“As you grow up, relationships grow deeper,” Cozi adds. “So the second film is just as much about the humans as it is the animals.”

And the young players, like their characters in the film, are facing big life decisions themselves. Do they want to attempt the transition from child actor to young adult roles, or take the time off to go to college? Nathan, a Tacoma, Washington native, seems more committed to the career at this point, “but you never know.”

But Cozi, who sings the closing credits song (“Brave Souls”) for the movie, is already talking about going to college to pursue a teaching degree, perhaps staying active in theater. “I’d love to make it to Broadway, someday!”

And both say they are as committed as ever to the plucky dolphin and the aquarium that saved her.

About Roger Moore

Movie Critic, formerly with McClatchy-Tribune News Service, Orlando Sentinel, published in Spin Magazine, The World and now published here, Orlando Magazine, Autoweek Magazine
This entry was posted in Reviews, previews, profiles and movie news. Bookmark the permalink.

21 Responses to Catching up with Cozi and Nathan, Winter’s Pals, for “Dolphin Tale 2”

  1. If you think the Blavkfish Nation will stand for this horrible attempt at captivity propaganda, you haven’t been watching SEAWØRLDs quick decline into a nose dive that resulted in 30% of their value to drop in one day. Do not attempt to make this crappy movie about a handicapped and abused dolphin be anything than what it is: a money grab at the detriment of the poor dolphin who had the unfortunate luck to be “rescued” by The aquarium who now uses her to gain fame. Inagine this movie being made about a handicapped girl who to endure long shooting days and hectic retakes with a storyline that’s a complete lie? In the film a character states “captivity is wrong!” So how are you, producers and director, sleeping at night attempting to fool children into believing this dolphin goes free. Shame on you. And get ready to get Blackfished.

  2. Teresa Wagner says:

    It’s rather disgusting that two dolphins that were rescued are now being used and exploited to make humans more money, rather than giving them the peace and quiet they deserve in a sea pen. How many LONG hours of training and taping did this second movie take? And how many hours a day are they touched by strangers and forced to listen to loud music to entertain humans who gawk at them all day? Exploitation at its worst.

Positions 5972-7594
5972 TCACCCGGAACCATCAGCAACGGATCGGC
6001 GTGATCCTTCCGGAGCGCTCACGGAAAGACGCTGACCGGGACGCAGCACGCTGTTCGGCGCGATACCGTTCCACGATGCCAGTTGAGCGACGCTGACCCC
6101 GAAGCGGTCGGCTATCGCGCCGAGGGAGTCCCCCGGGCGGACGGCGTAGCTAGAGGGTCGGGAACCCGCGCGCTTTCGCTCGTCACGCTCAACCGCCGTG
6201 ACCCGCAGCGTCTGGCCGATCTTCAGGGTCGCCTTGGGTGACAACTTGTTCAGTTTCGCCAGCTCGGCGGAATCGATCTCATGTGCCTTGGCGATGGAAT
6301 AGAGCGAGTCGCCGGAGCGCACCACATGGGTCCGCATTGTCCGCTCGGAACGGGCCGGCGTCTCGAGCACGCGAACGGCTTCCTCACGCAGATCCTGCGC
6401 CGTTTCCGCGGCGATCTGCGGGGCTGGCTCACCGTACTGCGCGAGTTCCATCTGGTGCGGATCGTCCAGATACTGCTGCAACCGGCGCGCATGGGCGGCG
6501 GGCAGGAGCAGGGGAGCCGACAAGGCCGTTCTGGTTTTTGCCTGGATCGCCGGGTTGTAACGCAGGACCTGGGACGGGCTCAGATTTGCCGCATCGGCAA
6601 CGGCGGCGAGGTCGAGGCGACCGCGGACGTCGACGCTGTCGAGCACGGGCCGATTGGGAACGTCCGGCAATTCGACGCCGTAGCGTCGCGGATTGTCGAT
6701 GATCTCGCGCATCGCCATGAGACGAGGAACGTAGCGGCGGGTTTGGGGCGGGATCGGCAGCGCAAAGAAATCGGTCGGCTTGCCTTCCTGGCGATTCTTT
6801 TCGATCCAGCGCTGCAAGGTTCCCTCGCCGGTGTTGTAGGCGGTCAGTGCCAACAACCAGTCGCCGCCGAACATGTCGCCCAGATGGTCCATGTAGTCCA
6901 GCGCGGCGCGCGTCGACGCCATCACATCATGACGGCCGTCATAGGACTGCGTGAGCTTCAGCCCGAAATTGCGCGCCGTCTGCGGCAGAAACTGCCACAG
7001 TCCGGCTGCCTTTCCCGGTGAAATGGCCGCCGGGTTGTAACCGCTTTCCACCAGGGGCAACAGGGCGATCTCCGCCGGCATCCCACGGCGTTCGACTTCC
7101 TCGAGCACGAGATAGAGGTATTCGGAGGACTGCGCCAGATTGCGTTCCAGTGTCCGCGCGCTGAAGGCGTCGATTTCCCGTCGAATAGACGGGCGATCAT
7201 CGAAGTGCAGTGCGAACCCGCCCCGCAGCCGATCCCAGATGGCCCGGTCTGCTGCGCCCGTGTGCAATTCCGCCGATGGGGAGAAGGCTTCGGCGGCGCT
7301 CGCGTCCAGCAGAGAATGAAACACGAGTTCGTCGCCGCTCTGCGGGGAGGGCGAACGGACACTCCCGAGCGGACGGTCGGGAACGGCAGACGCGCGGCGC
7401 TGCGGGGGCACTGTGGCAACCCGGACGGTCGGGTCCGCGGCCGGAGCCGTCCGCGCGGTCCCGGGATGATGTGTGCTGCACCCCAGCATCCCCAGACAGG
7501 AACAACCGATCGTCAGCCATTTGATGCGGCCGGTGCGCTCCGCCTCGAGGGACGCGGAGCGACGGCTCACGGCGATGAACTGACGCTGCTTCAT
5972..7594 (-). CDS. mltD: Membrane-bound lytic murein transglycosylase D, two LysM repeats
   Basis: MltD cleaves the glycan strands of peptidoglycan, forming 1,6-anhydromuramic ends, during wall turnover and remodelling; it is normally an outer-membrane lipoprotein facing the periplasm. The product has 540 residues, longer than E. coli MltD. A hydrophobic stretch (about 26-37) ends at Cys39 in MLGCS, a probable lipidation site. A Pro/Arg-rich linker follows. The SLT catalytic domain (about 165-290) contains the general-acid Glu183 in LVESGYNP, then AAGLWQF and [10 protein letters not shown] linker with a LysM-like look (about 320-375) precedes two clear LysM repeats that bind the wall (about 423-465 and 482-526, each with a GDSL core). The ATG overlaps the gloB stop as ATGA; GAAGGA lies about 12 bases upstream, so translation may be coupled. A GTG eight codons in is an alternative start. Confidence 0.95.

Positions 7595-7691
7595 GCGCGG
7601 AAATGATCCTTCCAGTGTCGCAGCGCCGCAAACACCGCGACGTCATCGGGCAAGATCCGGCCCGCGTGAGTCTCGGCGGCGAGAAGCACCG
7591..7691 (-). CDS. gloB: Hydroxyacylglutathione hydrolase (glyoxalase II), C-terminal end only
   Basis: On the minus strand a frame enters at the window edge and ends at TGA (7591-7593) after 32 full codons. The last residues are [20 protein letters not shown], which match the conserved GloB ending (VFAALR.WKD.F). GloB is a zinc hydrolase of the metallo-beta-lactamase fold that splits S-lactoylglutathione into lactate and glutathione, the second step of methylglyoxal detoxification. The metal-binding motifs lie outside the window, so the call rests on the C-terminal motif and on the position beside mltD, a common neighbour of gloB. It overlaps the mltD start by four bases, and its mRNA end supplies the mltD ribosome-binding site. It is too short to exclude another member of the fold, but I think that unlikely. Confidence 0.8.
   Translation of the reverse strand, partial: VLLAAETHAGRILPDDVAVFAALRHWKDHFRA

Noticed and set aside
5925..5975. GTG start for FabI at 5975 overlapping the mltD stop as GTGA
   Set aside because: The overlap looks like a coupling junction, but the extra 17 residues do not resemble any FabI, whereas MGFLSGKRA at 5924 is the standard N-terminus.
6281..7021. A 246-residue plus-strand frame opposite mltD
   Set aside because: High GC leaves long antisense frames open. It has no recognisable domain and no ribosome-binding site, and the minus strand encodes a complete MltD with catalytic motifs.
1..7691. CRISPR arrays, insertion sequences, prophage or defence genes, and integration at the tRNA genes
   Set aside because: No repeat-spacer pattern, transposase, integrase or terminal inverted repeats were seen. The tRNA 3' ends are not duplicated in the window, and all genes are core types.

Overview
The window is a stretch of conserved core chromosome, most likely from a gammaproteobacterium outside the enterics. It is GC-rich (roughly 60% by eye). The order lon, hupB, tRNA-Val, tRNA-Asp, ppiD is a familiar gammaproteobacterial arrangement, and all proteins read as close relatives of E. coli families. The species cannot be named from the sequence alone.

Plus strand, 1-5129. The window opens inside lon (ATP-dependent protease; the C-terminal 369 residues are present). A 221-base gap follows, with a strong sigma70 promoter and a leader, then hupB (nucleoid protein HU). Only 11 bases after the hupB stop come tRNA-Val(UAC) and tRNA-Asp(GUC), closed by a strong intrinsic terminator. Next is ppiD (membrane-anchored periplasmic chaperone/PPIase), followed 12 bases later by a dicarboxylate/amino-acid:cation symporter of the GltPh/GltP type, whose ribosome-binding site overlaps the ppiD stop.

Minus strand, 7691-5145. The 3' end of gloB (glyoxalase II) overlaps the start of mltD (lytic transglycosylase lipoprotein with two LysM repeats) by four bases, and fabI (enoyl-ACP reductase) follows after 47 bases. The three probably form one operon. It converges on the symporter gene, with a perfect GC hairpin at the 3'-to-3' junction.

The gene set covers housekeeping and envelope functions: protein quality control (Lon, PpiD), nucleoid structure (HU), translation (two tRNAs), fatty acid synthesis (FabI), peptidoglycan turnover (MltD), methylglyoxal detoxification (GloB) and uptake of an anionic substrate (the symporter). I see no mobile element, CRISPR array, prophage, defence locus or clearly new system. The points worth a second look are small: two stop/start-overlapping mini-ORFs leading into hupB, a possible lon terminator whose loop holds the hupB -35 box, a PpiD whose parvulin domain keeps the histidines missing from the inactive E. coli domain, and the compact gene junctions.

3. Julie Dulak says:

    Winter is a dolphin who suffered the loss of her tail after being rescued in 2006 and has since then been heavily exploited. Everyday she is touched by strangers, forced to perform, and must constantly listen to loud speakers and screaming people. Winter lives in a small run-down concrete box lacking basic natural elements and spends her free time floating motionlessly. Instead of working to improve her life, Florida allocated $5 million of their state budget to produce a second movie about her. What started off as a rescue and rehabilitation has turned into a source of pure profit for Clearwater Marine Aquarium and the state of Florida.

  4. Tip Burrows says:

    She’s not a porpoise. She’s a dolphin. Who had the misfortune of losing her tail at an early age. What purpose is she serving other than to enrich the Clearwater Aquarium and the state of Florida? She is subjected to blaring music and crowds every day and made to perform for them. WHY? This aquarium’s original purpose was for rehab and release. Obviously Winter can never be released but why is she denied a more comfortable and spacious environment and why is she made to perform and entertain? Why can’t she have a spacious pool with appropriate stimulation and care and companions. Not thousands of gawkers and blaring music and yelling screaming crowds and kids. Every single person involved with these movies has contributed to her further misery and exploitation. I did not see the first movie and I won’t see this one and am urging all my friends not to watch it either. It’s the worst example ever of a rescue gone bad. Come on Clearwater Aquarium, remember your roots and get back to them and stop exploiting this poor little dolphin for financial gain. NO more Winter dolls or movies. No more performances. Let her live the best quality life she can with no more stress and demands placed on her and THEN we can celebrate and laud your organization again for being responsible and humane.